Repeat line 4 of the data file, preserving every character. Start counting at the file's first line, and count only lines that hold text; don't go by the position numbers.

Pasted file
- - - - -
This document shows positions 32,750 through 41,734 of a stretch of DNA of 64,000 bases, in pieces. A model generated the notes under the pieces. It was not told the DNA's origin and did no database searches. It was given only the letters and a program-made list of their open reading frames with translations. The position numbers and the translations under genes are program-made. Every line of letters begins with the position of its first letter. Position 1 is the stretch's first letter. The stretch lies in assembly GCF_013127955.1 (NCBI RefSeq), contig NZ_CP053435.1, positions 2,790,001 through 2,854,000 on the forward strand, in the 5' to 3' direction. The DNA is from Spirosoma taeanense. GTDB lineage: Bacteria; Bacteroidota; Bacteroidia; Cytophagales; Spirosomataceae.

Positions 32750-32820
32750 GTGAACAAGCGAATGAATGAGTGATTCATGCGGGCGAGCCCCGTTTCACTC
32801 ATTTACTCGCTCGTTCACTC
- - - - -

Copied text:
32801 ATTTACTCGCTCGTTCACTC